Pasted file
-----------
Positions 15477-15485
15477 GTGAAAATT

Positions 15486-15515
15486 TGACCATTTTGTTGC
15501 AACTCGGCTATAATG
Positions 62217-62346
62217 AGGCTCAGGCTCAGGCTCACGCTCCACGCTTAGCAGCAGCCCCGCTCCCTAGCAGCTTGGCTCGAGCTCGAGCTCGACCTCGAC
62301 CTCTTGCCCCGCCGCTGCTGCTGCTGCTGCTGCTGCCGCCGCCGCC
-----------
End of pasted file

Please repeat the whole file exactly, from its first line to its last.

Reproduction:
Positions 15477-15485
15477 GTGAAAATT

Positions 15486-15515
15486 TGACCATTTTGTTGC
15501 AACTCGGCTATAATG
Positions 62217-62346
62217 AGGCTCAGGCTCAGGCTCACGCTCCACGCTTAGCAGCAGCCCCGCTCCCTAGCAGCTTGGCTCGAGCTCGAGCTCGACCTCGAC
62301 CTCTTGCCCCGCCGCTGCTGCTGCTGCTGCTGCTGCCGCCGCCGCC